Magazine article American Cinematographer

High Tech Look for Project X

Magazine article American Cinematographer

High Tech Look for Project X

Article excerpt

Old traditions die hard. When they do, sometimes it's for the best.

There is, for example, that long-standing feud between production designers and cinematographers. Traditionally, the designer started early in pre-production while the director of photography was brought in after the sets were ready - and was stuck with them. That's why Gil Warrenton, ASC, knocked holes in the walls of a big set so he could light the faces of the actors properly, and why Lee Garnies, ASC, once had all the sets torn down and rebuilt.

Today there is a growing tendency to bring cinematographers in during the planning of a production, with the result that they and designers become collaborators rather than adversaries. A current example is Project X, according to its production designer, Lawrence G. Paull.

"I had meetings with Dean Cundey early in preparation," Paull said when interviewed on one of his spectacular sets at Twentieth Century-Fox. "We went through all the sets and all the possible lighting conditions, and we made changes to accommodate his needs either before the sets had been finished or were only part-way under construction. It was a great help to us both. We had time to work out all the problems and get the sets done the way we all wanted them, time to think through how to light them and how they were to be shot. All the action was totally story-boarded - it was a luxury, but it's nice to have that luxury."

Paull studied architecture at the University of Illinois and practiced architecture in Los Angeles before becoming a set designer at Columbia Studio. His magnum opus to date is that visual stunner, Blade Runner, which earned him an Academy nomination and won him Britain's equivalent of an Oscar. Other projects include Back to the Future, Romancing the Stone (both photographed by Cundey) and Friendly Fire.

Paull was on Project X for nearly one year. "It's the second longest picture I've ever been involved with, the longest being Blade Runner for 14 months," he recalled."We don't usually work on a film for this long, but because of the technical requirements and the scope of the sets it took a long time to develop it all, design it and get it built. The vivarium - the big room where the apes were housed - required three months to build. This was after it was designed and all the drawings were done! We had all the stairs and other details fabricated out of real metal. I like to use real building materials when it's applicable. On things like this it really pays off in helping us get a particular industrial, high-tech type of look.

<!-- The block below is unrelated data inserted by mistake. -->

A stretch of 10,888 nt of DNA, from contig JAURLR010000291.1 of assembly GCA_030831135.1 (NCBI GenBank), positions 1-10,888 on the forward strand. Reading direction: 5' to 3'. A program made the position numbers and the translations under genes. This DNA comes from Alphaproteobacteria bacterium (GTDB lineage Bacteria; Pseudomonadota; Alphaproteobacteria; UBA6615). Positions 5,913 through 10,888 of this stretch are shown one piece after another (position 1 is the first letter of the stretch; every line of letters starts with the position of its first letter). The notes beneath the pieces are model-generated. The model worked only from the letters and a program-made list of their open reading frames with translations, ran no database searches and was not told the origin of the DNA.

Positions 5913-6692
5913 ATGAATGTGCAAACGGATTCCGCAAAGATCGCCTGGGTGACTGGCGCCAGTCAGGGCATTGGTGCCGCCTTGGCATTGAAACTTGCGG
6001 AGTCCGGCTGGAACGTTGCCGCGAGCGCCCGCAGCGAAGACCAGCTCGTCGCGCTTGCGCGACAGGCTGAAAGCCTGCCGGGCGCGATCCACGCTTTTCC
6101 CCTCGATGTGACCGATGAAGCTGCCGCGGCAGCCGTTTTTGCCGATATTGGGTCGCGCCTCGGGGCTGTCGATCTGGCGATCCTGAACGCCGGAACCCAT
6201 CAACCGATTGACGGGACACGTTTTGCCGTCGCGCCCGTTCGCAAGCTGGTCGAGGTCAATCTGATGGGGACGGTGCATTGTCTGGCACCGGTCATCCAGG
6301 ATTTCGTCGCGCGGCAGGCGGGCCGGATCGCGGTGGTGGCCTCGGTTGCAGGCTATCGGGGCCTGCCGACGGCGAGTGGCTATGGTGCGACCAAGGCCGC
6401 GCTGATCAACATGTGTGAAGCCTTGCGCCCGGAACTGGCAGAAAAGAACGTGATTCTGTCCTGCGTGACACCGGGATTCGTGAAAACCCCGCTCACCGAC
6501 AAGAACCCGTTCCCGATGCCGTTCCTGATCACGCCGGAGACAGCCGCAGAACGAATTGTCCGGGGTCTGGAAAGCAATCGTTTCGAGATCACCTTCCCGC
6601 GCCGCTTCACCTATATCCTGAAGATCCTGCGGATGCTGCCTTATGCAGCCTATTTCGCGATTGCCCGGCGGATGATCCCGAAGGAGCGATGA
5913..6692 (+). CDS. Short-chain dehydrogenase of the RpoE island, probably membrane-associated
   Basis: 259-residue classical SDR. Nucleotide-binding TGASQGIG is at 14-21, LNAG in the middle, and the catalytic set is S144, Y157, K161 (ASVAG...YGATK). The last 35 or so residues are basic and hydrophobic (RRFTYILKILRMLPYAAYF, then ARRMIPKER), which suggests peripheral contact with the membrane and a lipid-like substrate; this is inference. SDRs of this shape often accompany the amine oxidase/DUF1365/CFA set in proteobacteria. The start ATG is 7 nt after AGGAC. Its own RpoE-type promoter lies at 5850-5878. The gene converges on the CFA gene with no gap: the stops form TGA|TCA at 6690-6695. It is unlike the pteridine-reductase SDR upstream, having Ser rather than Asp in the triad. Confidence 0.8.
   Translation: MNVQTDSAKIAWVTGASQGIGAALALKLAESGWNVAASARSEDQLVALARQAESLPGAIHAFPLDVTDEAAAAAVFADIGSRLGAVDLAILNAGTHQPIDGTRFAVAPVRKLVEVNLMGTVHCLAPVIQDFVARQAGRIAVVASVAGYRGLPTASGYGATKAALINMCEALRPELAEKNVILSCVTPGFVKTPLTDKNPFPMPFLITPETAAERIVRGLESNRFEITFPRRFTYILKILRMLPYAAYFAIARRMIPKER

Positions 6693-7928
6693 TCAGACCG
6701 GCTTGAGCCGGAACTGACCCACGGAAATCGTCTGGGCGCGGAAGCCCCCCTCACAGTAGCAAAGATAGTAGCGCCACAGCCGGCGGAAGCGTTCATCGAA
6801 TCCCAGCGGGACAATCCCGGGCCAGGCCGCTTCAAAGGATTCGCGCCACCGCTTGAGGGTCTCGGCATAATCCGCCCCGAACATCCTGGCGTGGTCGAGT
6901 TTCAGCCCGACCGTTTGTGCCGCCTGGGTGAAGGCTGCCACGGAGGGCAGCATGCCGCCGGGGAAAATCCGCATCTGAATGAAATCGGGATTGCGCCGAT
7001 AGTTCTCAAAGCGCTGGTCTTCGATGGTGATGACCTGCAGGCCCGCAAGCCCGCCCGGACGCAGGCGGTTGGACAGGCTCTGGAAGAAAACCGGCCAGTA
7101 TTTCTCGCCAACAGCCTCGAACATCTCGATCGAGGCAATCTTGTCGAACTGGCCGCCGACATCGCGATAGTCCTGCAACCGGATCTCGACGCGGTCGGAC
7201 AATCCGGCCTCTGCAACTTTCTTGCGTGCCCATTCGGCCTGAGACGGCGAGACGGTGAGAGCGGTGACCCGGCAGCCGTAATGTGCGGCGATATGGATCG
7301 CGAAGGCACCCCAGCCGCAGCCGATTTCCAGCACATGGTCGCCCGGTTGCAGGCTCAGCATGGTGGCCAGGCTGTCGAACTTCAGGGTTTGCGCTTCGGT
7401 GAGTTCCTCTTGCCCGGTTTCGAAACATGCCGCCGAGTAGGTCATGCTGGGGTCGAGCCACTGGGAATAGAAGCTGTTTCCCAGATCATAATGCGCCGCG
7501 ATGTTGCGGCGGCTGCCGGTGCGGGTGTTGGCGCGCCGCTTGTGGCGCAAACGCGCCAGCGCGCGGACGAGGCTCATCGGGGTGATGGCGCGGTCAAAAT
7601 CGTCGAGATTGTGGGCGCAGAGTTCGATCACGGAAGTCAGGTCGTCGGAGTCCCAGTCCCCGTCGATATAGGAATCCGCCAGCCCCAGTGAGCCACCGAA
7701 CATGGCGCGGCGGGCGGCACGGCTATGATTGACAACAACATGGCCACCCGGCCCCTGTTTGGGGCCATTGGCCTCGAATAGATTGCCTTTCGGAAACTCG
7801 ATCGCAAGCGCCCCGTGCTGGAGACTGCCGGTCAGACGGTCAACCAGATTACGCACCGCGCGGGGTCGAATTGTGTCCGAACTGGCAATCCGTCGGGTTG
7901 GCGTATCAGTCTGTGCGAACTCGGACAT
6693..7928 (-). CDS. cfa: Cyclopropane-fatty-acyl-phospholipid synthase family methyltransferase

"I always try very hard to make the sets look unlike sets but like environments where the actors can do their business," Paull continued. "The walls are 'wild' - they do come out - but aside from that they're practical sets. Basically, most of the show was lit with all practical lighting. Everything needed to have a well lived-in look."

There are a few location sequences and several small, more conventional sets, but most of the action occurs in two large sound stages at the studio. One set, known as the vivarium, is a vaulted room in which a large number of chimpanzees live in separate cages. Adjacent are an entranceway and security room as well as a long passageway leading, presumably, to the flight simulator set on a neighboring stage.

"There was five weeks of work just in this room," Paull said of the vivarium. "I talked to the producers and the director and I knew how many chimps we were going to have. I came to think of it almost as a museum, and I started doing research and looking at places like the Guggenheim and a few others. The design evolved into this big room, two-and-a-half stories high. We actually shot up through the skylight at night for some scenes. All these cages are real steel" - there are several tiers of cages set into the walls, each designed to house one chimp - "and at one time we talked about making them out of aluminum. …

Search by... Author
Show... All Results Primary Sources Peer-reviewed


An unknown error has occurred. Please click the button below to reload the page. If the problem persists, please try again in a little while.